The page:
Amtrak said it also is suspending change fees to accommodate concerned travelers, even though there are no coronavirus-related travel restrictions on the carrier.
“We understand you may have concerns, and as a valued customer we will waive change fees on all existing or new reservations made before April 30, 2020,” Amtrak said in a statement. “We will continue to monitor the coronavirus situation closely and adjust this policy as necessary.”
Meanwhile transit systems across the country, including in New York, Seattle and Washington, D.C., have stepped up cleaning to combat the potential spread of the virus.
The Metropolitan Washington Airports Authority, which activated its pandemic task force in January, said last week it had ordered 25 percent more hospital-grade cleaning solution, and was cleaning its stations, buses and rail cars more often. The New York Metropolitan Transportation Authority on Monday announced new cleaning protocols, including daily disinfecting of turnstiles, MetroCard and ticket vending machines and handrails. The agency said it would be disinfecting trains and buses every three days.
Transit systems have also been pushing alerts to riders, urging “good transit hygiene.”
A note to our customers:— MTA (@MTA) March 3, 2020
Tonight we’re implementing enhanced sanitizing procedures for stations, train cars, buses and Access-A-Ride vehicles
We’ll be disinfecting frequently-used surfaces from MetroCard machines to turnstiles in stations daily and our full fleet every 72-hours
In response to the growing concerns, some airlines also say they are enhancing cleaning between flights and taking other steps to reduce the spread of germs on board. Alaska Airlines said Monday that flight attendants may wear gloves during beverage service and will stop refilling single-use beverage cups, including in the first-class area. They also will suspend warm towel service in first class and discontinue on board recycling for two weeks.
“We’re encouraging guests to travel with hand sanitizer or anti-bacterial wipes out of an abundance of caution,” Alaska Airlines said in a news release. “Wipes can be used to clean armrests and tray tables.”
U.S. airlines have for weeks been reducing service and offering fee waivers to travelers headed to Asia and other parts of the world affected by the coronavirus outbreak. Once centered in China, the disease caused by the virus, covid-19, has spread worldwide despite travel restrictions, and the global death toll has passed 3,000. In the United States, the virus death toll has reached six.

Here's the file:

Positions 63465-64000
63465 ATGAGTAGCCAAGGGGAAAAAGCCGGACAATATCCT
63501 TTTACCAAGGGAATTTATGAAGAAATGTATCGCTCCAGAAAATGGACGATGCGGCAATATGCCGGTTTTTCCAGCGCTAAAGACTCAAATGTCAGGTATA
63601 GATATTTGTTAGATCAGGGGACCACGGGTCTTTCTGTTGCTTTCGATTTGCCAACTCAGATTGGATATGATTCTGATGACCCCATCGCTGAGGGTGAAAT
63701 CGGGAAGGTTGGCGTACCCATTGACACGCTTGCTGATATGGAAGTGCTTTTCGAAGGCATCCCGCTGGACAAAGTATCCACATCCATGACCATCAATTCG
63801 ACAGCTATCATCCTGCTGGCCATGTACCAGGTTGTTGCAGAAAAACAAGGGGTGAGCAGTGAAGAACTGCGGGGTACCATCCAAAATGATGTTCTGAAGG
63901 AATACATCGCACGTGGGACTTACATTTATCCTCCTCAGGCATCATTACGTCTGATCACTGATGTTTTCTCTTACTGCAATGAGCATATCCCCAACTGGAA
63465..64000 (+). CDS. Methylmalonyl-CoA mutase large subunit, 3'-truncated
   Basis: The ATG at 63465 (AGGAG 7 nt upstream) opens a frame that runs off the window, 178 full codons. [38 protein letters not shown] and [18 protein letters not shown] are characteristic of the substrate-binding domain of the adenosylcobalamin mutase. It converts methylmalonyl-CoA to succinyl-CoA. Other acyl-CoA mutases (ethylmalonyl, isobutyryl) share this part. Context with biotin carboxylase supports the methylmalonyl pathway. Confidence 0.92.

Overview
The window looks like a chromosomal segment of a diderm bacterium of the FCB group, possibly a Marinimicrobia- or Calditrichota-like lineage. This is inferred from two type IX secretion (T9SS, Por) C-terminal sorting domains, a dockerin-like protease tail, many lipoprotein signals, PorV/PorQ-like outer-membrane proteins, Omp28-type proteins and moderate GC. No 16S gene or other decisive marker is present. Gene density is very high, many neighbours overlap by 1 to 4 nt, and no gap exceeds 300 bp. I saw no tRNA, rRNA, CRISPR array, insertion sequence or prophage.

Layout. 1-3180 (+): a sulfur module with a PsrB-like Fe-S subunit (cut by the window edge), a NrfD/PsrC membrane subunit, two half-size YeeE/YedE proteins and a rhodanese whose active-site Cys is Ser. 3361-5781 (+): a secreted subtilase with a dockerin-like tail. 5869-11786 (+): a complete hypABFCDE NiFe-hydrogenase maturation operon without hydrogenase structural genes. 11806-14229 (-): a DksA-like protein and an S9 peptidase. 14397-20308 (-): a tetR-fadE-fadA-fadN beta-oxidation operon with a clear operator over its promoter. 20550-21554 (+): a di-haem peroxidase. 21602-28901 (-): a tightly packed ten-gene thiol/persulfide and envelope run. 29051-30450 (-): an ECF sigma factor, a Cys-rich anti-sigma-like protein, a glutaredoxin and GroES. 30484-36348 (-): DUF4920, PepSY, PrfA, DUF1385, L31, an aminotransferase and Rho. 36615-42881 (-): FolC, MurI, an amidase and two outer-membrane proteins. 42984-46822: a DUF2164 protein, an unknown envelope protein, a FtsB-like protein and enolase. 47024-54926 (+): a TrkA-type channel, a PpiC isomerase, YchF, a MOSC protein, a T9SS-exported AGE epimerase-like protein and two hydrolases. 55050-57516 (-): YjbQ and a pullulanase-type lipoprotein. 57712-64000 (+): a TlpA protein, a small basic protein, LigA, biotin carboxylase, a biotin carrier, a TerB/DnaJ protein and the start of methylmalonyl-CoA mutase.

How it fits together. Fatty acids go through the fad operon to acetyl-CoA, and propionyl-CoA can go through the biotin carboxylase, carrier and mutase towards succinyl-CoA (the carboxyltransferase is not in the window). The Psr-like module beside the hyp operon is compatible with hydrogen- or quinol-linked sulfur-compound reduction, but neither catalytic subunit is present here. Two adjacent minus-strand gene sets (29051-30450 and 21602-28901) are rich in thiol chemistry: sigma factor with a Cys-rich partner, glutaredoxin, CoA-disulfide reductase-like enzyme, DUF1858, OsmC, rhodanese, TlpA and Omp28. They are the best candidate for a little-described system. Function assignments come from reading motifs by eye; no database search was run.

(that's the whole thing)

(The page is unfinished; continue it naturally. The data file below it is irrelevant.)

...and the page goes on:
JetBlue said last week it was suspending change and cancellation fees to give customers “peace of mind” during what it called an “uncertain time.”
“While authorities have not issued any travel restrictions to the locations we fly, we want to give our customers some peace of mind that we are ready to support them should the situation change,” said Joanna Geraghty, president and chief operating officer at JetBlue. “We are working directly with health and security officials as well as industry leaders for updates and best practices.”
Robert Redfield, director of the U.S. Centers for Disease Control and Prevention, on Saturday reiterated that the risk of coronavirus in the United States remains low even as news spread over the weekend of the first deaths in the country and more cases on the West Coast.
Delta announced Monday that it is temporarily suspending daily flights between New York and Milan as a result of the rapid spread of the virus in Italy. Passengers affected by this change will be able to rebook their travel on flights after April 30. The company already is offering change-fee waivers for travel between the United States and South Korea, China and Italy.
Delta’s summer seasonal service between New York and Venice, previously scheduled to begin April 1, will now begin May 1, the company said. The airline’s daily flights between Rome and both JFK and Atlanta continue to operate as scheduled.
Though the airlines are waiving fees, if there is a fare difference to book a new flight, passengers should expect to pay it. Here are the details:
JetBlue is waiving change and cancellation fees on all new bookings made between Feb. 27 and March 11 for travel through June 1.
American Airlines is waiving change fees for travelers who purchase tickets between March 1 (4:30 p.m. Central) and March 16 (11:59 p.m. Central) as the changes are made up to 14 days before the flight. American also is offering travel waivers to cities in China, South Korea and Italy.
Alaska Airlines is offering a “peace of mind” waiver for tickets purchased between Feb. 27 and March 12 for travel through June 1. Passengers must complete changes by the end of the year, or they can cancel the ticket and deposit the money into a company account to be used on a future flight.
Delta Air Lines is waiving change fees on flights to China, South Korea and Italy through April 30.
United Airlines is refunding or waiving change fees for flights to areas affected by the coronavirus, including cities in China, South Korea and Italy.
Amtrak is waiving change fees on all existing and new reservations for tickets purchased by April 30.
This post will be updated as new information becomes available.